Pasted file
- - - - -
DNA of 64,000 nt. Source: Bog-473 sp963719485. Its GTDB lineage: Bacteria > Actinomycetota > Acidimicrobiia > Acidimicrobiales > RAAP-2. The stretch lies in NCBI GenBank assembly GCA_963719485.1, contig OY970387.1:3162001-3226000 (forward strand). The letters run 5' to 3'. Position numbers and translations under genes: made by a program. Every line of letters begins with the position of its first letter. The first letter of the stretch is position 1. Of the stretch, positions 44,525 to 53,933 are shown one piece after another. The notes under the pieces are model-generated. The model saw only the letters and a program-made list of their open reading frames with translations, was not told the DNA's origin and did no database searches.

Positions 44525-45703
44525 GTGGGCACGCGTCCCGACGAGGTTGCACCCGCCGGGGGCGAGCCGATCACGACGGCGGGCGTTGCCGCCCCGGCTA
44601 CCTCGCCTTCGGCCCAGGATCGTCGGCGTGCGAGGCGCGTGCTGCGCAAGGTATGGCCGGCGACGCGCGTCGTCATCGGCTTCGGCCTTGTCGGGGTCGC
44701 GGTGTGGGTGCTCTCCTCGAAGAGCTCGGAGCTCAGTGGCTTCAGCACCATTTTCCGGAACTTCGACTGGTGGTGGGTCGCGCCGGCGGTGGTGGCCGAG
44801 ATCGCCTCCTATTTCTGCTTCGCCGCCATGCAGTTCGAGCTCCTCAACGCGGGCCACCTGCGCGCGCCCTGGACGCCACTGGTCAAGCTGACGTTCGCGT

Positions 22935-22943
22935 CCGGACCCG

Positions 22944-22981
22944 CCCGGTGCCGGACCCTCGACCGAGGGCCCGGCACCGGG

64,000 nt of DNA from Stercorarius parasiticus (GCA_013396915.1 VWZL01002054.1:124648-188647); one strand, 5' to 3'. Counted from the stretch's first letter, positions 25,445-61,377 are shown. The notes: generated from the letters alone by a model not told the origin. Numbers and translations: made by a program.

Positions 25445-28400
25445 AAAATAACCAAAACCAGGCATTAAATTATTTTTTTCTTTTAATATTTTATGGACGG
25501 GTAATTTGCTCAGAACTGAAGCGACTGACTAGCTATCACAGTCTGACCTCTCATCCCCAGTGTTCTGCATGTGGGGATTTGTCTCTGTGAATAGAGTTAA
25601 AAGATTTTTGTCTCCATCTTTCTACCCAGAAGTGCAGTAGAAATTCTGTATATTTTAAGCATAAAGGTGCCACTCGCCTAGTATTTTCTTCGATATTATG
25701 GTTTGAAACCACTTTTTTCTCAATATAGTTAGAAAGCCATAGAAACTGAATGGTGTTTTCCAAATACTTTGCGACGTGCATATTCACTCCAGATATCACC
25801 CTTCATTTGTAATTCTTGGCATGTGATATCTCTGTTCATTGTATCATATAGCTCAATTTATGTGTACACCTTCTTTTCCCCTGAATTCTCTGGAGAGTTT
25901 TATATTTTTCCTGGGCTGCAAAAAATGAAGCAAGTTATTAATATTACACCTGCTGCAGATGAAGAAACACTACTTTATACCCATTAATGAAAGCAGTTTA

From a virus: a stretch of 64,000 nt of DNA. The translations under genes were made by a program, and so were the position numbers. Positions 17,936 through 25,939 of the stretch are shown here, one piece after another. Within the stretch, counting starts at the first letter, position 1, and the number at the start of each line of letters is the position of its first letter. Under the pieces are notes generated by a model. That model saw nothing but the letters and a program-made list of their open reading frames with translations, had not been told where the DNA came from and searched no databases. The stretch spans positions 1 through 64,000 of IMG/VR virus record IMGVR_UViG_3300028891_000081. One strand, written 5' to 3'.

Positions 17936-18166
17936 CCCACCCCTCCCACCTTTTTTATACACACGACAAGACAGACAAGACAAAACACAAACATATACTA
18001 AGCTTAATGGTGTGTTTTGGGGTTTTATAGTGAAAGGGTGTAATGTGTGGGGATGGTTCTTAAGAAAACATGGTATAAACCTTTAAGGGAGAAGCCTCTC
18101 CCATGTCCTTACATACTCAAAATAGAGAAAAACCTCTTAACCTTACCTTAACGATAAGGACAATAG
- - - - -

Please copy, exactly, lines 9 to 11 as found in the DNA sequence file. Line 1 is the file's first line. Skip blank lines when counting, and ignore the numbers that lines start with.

Positions 22944-22981
22944 CCCGGTGCCGGACCCTCGACCGAGGGCCCGGCACCGGG

64,000 nt of DNA from Stercorarius parasiticus (GCA_013396915.1 VWZL01002054.1:124648-188647); one strand, 5' to 3'. Counted from the stretch's first letter, positions 25,445-61,377 are shown. The notes: generated from the letters alone by a model not told the origin. Numbers and translations: made by a program.